A traditional Japanese construction method was used for this house in Tokyo, which features four wooden columns arranged in a square to support the rest of the timber frame (+ slideshow).
The 4 Columns house is located 20 kilometres from central Tokyo, in a neighbourhood that was previously dominated by farmland and factories. The area has recently become popular with housing developers.
FT Architects – which has previously designed a photography studio with translucent plastic walls – chose to create a three-storey structure with a simple cubic form that extends to the boundaries of the site. This provides the largest area of floor space permitted on the plot.
The use of timber for the building's frame was determined by its low cost and regulations dictating the use of appropriate materials for minimising risks associated with earthquakes and fire.
The resulting thick walls and the minimal exterior punctuated by a small number of windows, evokes traditional Japanese kura buildings typically used to store valuable goods.
"The chunky form gives a unique presence in its surroundings and a beautiful tense space is wrapped inside, where the inner and outer space is connected through a small yet beautiful light," said architect Katsuya Fukushima.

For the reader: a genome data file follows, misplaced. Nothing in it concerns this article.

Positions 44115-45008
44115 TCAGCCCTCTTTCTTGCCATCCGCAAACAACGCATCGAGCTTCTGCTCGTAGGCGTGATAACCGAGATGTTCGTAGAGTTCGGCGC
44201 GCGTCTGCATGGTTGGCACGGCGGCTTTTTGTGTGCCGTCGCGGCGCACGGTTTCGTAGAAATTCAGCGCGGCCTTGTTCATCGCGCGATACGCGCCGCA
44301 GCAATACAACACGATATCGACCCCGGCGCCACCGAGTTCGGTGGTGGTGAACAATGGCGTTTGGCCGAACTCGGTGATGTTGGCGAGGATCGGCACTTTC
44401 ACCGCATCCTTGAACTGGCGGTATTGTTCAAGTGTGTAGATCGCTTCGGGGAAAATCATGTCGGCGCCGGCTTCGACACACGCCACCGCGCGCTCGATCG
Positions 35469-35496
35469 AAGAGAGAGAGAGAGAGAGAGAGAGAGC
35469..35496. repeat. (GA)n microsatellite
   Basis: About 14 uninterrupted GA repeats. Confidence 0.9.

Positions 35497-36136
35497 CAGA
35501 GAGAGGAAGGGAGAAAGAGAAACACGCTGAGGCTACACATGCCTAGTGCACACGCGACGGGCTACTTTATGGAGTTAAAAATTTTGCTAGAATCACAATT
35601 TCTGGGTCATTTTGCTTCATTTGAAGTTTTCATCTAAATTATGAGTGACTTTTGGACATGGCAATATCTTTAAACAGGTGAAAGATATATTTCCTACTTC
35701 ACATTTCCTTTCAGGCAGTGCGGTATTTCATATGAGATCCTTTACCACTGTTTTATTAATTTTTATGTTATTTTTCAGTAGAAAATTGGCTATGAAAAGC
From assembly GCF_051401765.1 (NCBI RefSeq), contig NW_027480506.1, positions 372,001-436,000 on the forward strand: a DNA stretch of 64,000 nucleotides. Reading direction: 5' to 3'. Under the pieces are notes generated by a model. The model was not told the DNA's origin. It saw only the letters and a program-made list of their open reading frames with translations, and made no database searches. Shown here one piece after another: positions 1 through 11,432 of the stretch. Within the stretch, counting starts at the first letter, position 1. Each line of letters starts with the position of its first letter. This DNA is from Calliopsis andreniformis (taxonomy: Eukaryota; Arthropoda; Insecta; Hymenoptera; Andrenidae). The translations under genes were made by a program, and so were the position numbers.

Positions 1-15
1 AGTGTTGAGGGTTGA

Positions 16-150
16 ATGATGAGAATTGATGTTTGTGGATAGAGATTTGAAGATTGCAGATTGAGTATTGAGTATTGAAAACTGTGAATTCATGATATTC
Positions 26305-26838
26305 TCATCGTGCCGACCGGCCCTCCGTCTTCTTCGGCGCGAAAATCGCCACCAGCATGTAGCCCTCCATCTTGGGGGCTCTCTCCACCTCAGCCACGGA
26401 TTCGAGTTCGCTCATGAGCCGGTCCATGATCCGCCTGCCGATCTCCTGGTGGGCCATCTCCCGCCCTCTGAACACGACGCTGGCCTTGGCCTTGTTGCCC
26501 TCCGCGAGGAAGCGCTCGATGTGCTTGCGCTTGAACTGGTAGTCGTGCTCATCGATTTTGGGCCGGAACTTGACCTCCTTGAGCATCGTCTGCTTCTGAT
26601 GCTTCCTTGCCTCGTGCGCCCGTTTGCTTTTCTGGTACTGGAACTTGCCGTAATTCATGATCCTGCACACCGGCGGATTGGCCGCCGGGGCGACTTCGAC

According to the architects, the home's interior aims to make the most of the available volume by providing a series of open, flexible spaces. The generous internal spaces are enabled by the use of a Yotsudate framework – an ancient building method featuring four supporting pillars.
"Four columns assembled like scaffolding constitute the structural frame," Fukushima added. "It is said to be the transitional form of the Japanese dwelling space from a pit dwelling to a medieval period dwelling."
The columns are arranged in a square at the centre of the building, which frees up the majority of the internal space.
Each column comprises four individual square posts grouped together. If required, moveable partition walls or fitted furniture can be fixed in place by slotting them into the gaps between the vertical posts.
Beams bolted to the columns are covered by thinner joists that support the floors of the upper levels. The bolts and screw used to connect the various elements are left visible to emphasise the building's simple construction.
Two of the columns extend from the earthen-floored office space on the ground floor to the bedroom situated beneath the sloping roof on the second storey.
A second pair of columns reach only as far as the open-plan kitchen, dining and lounge area on the first floor.
An area between two of the columns and one of the shorter elevations is dedicated to some of the building's services, including the staircase, bathroom and a storage space on the top floor.
Sliding glazed doors on each level open onto narrow balconies at the front of the house. White walls offset the warm tone of the wood used throughout the rooms and ensure the interior retains a bright feel.
Other timber-framed properties in Japan include a house raised above a busy road by a cantilevered concrete slab, and another with a cross-bracing cedar structure that is visible through a double-height glazed facade.
Photography is by Shigeo Ogawa.